This subproject is one of many research subprojects utilizing the resources provided by a Center grant funded by NIH/NCRR. The subproject and investigator (PI) may have received primary funding from another NIH source, and thus could be represented in other CRISP entries. The institution listed is for the Center, which is not necessarily the institution for the investigator.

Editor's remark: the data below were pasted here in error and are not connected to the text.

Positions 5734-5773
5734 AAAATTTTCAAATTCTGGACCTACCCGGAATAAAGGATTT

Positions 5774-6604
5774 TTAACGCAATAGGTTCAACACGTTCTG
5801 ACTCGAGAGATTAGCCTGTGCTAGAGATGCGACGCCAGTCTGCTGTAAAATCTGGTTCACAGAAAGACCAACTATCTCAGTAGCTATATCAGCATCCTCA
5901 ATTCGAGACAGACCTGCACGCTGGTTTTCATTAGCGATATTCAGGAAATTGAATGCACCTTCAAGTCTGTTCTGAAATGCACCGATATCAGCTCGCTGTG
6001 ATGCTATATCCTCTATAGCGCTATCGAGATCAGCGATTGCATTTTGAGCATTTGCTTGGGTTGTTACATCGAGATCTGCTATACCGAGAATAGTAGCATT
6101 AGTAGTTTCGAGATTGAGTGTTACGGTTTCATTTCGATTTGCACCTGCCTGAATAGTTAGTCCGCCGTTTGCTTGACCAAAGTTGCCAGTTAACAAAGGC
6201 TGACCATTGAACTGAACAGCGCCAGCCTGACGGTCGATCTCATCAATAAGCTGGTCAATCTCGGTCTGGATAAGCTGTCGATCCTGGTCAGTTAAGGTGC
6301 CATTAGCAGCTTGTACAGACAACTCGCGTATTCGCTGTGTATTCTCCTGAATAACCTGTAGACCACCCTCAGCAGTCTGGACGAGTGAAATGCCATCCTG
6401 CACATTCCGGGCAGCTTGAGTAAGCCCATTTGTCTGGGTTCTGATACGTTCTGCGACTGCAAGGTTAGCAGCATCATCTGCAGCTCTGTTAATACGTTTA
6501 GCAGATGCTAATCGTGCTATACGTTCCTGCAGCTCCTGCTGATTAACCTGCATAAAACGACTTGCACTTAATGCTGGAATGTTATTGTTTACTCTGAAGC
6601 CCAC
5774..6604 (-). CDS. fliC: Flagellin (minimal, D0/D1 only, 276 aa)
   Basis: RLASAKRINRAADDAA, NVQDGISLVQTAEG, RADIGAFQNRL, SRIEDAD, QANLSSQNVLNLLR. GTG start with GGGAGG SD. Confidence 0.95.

AIMS : Monoamine transporters regulate neurotransmitter levels, which release or sequester them from and into neurons. Cocaine and other psychostimulants inhibit the dopamine (DAT) and norepinephrine (NET) transporters, with relative potencies that correlate with their potencies for producing stimulant effects and abuse liability. The trace amine phenylethylamine (PEA) is implicated in addiction, but the relationship between PEA, monoamine transporters and drugs is unknown. We postulated that PEA is a substrate for the DAT and NET, that drugs would potently inhibit [3H]PEA transport and that blockade of (3H)PEA transport by DAT inhibitors would be relevant to the stimulant and reinforcing properties of cocaine-like drugs. METHODS: We measured (3H)PEA transport kinetics, compared drug effects on (3H)PEA and (3H)dopamine transport in human DAT-HEK-293 cells, and compared relative drug potencies in vitro with reported drug potencies for producing behavioral effects in primates. RESULTS: (3H)PEA was actively transported, with DAT and NET affinities similar to (3H)dopamine or (3H)norepinephrine affinities. (-)-Cocaine and other drugs dose-dependently inhibited PEA transport by the DAT, at greater potencies than those that block (3H)dopamine transport. The relative potencies of drugs for blocking (3H)PEA transport correlated highly with their reported relative potencies for producing psychomotor stimulation and maintaining self-administration in primates. CONCLUSIONS: Drug inhibition of PEA transport by the DAT and NET conceivably elevates extracellular PEA levels in brain. These results implicate PEA and the trace amine receptor1 activation as contributors to the psychostimulant and reinforcing effects of DAT inhibitors.
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